In the same boat
Adaptive rowing allows people with disabilities to get out on the water
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Hey there, time traveller!
This article was published 20/09/2010 (4521 days ago), so information in it may no longer be current.
When Ross Eadie rows along the Red River, he feels like he can see again.
The wind, the waves and the feel of the water bring back memories of childhood for the 50-year-old Winnipegger, who has been blind in both eyes since 1984.
“Some of my first experiences were (on the Red River),” says Eadie, chuckling heartily. He remembers a time four decades ago when he and his friends built a raft and rode it all the way from Luxton Avenue to Kildonan Park and back.
“When you’re on the water, you get a different perspective of the city. It’s the sounds of the city. The lights are just amazing.
“I still picture that kind of stuff. It still inspires sight in me,” says Eadie, a provincial policy analyst and Mynarski city counsellor candidate.
The memories of his time on water are more vivid than ever since he took up adaptive rowing a couple of years ago.
Adaptive rowing is relatively new to Manitoba. The sport allows people with various disabilities to row. Adaptive rowers often use boats and paddles that have been altered to suit their particular disabilities.
Although the sport has been around for the last 20 years, it only recently became an official Paralympic event. (It premiered during the 2008 games in Beijing.)
The Winnipeg Rowing Club has offered adaptive rowing since 2005, but just to a small number of competitive rowers.
Now the Lyndale Drive club wants to make the activity more widely available to Winnipeggers. It will be home to an adaptive rowing session on Saturday from 10 a.m. to 3 p.m. Registration is $30. Several sessions took place earlier in the summer.
Sport Manitoba, along with Rowing Canada, helped fund the adaptive rowing initiative.
Juliana Vipond, an adaptive rowing coach with the Winnipeg Rowing Club, is thrilled she can share her favourite activity — rowing — with people like Eadie.
“I’m really passionate about this,” says Vipond, whose mission is to prove that anyone can row. “There isn’t a limitation to trying this. We have the equipment to do it. We have the energetic staff behind it.”
Vipond says she would teach a single-leg amputee, for example, to use his leg, trunk and arms to complete a rowing stroke that’s almost identical to that of someone without a disability.
A rower who doesn’t have the use of either of his legs, on the other hand, would use a boat with a stabilized seat rather than one that slides. “The seat won’t move. The rower can make use of the body and the arms to sort of propel the boat and move the boat along,” says Vipond.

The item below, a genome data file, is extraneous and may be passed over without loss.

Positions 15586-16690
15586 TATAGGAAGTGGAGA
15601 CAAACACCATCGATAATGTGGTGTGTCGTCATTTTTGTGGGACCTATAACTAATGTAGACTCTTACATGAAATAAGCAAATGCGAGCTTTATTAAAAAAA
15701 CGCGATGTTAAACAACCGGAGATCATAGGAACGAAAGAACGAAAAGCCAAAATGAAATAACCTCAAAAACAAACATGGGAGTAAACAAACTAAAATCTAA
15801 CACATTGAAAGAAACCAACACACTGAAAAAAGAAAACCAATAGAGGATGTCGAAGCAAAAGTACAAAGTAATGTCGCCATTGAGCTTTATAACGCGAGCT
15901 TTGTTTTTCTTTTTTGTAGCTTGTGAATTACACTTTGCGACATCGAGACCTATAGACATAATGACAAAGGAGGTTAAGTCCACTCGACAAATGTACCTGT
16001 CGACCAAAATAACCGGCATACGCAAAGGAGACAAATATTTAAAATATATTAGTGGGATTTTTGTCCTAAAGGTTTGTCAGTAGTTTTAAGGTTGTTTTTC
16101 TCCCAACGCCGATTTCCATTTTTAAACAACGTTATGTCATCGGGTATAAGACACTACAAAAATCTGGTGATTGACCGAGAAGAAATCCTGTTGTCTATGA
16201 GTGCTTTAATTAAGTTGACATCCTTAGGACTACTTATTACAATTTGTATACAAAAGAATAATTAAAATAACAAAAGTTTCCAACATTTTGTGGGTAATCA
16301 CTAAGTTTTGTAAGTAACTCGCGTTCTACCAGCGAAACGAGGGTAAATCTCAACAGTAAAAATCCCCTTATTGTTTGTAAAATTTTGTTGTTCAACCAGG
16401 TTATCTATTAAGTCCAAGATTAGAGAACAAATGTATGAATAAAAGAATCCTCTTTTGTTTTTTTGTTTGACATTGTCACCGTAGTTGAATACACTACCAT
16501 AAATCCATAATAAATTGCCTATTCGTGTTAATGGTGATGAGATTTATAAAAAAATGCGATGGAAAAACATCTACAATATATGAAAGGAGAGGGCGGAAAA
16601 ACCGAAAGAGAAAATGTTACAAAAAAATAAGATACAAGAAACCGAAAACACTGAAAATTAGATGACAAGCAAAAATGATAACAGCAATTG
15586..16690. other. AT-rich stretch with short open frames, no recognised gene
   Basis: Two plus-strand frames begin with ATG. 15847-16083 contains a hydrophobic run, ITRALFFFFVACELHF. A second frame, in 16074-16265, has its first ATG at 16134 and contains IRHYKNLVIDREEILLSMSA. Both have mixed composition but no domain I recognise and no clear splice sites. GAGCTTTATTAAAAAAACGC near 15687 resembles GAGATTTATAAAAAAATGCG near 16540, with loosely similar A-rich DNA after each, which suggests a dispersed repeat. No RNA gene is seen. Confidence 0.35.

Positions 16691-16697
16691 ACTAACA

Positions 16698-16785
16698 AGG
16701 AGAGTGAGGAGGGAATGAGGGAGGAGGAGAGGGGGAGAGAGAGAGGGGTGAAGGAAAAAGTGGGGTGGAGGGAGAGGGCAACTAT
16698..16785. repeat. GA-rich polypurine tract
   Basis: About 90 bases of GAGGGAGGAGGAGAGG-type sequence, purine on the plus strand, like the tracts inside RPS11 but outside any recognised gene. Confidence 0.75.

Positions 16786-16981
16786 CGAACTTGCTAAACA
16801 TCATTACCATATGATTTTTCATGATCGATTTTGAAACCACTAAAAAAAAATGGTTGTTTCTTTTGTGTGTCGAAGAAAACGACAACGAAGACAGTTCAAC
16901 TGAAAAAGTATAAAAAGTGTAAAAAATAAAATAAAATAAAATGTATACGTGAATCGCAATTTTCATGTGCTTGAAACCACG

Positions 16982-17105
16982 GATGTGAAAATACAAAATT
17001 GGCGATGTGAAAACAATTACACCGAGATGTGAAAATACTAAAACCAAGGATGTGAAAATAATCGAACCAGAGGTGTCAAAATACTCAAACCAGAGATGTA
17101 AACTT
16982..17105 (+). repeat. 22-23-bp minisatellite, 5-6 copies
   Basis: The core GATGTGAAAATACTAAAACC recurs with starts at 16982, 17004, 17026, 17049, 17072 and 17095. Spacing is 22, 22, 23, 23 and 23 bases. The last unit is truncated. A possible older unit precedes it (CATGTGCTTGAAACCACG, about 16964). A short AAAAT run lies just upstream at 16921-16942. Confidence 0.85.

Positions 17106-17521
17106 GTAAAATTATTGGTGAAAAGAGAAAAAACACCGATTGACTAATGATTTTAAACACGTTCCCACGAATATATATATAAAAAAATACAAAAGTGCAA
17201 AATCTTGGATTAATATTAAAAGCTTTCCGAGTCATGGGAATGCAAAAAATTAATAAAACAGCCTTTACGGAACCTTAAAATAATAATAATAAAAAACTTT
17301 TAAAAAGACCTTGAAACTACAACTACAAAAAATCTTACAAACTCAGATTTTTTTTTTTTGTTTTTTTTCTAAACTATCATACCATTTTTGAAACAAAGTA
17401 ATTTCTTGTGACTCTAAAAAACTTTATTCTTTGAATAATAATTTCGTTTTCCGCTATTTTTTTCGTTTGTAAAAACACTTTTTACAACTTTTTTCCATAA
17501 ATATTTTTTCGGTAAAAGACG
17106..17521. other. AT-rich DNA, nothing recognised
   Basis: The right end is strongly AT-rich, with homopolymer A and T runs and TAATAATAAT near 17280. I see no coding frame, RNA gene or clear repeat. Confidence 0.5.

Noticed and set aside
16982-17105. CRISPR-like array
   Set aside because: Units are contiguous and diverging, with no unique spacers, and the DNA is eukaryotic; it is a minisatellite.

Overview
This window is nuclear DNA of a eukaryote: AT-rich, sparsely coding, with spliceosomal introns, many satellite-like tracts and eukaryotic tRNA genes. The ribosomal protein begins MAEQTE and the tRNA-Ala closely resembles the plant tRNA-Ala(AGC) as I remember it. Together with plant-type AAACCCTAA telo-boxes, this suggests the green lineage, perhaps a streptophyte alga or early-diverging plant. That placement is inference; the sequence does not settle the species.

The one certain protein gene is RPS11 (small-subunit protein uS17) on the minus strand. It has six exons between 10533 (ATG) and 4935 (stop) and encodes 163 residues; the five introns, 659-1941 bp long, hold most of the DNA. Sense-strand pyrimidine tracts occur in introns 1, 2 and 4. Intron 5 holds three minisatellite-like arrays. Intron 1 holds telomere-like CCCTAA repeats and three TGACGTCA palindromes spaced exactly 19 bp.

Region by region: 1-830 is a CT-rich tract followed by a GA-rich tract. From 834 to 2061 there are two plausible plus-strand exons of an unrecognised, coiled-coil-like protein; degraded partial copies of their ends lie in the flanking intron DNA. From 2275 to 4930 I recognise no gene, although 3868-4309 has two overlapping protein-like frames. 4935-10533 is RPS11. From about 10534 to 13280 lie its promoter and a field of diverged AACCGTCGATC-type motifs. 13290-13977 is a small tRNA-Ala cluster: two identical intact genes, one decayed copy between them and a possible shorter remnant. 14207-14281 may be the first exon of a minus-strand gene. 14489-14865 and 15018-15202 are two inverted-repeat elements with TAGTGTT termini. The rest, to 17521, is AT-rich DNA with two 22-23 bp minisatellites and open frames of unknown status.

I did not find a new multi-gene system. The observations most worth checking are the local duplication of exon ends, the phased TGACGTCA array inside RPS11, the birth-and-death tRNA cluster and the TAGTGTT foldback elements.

Either way, adaptive rowing is a challenge for the participant. And it’s fun, says Vipond.
That’s why Eadie decided to sign up.
He says loved the notion that adaptive rowing doesn’t veer far from the original version of sport.
The father and husband admits he likes a challenge.
He also wanted to set a good example of healthy living for his kids, Elliott, 16, and Everett, 14.
This summer, Eadie rowed with three other people to make up a team of four. All but one were blind.
Once a week, the group would head out on the water while their coaches would instruct them from a nearby motorboat.
The West Kildonan resident admits he and his team, at first, had trouble timing their strokes.
“We all got a little frustrated with each other when we were trying to get the synchronization down,” says Eadie, noting that paddling in unison is integral to rowing success. “It feels goods when you`re all together and in synch. We had a few of those occasions. It was good.”
Another unexpected hurdle? The boat’s snug fit. “If you think about rowing, you never picture how small those Olympic class rowing boats are,” says Eadie. “I had great difficulty getting my butt on that sliding seat.”
Eadie lost the sight in his right eye in 1969 after a pal threw a tree branch at him during a game on the riverbank. The branch accidentally struck Eadie — who was just a kid at the time — in the eye.
Another tragedy hit Eadie in 1984. That’s when he lost the sight in his left eye. It happened after a “scuffle” with another person, during which Eadie’s prescription eyeglasses shattered, damaging his remaining eye.
Eadie says he takes life in stride and doesn’t let his vision loss deter him from trying new things. “Life goes on,” he says, noting that his not really sure about the details of his teammates’ disabilities.
“We don’t really get into that. It’s more that, ‘Oh my shoulders are aching today.'”
The Scotia Street resident wants to continue his rowing endeavours.
But he’s ready to push himself harder.
Next season, he plans to move from adaptive rowing to regular recreational rowing.
“I’d like to get on the river two or three times week. It would be neat to be in a competition.”
For more information about Saturday’s adaptive rowing session at the Winnipeg Rowing Club, contact the Manitoba Rowing Association at 925-5653, or visit www.rowmanitoba.ca
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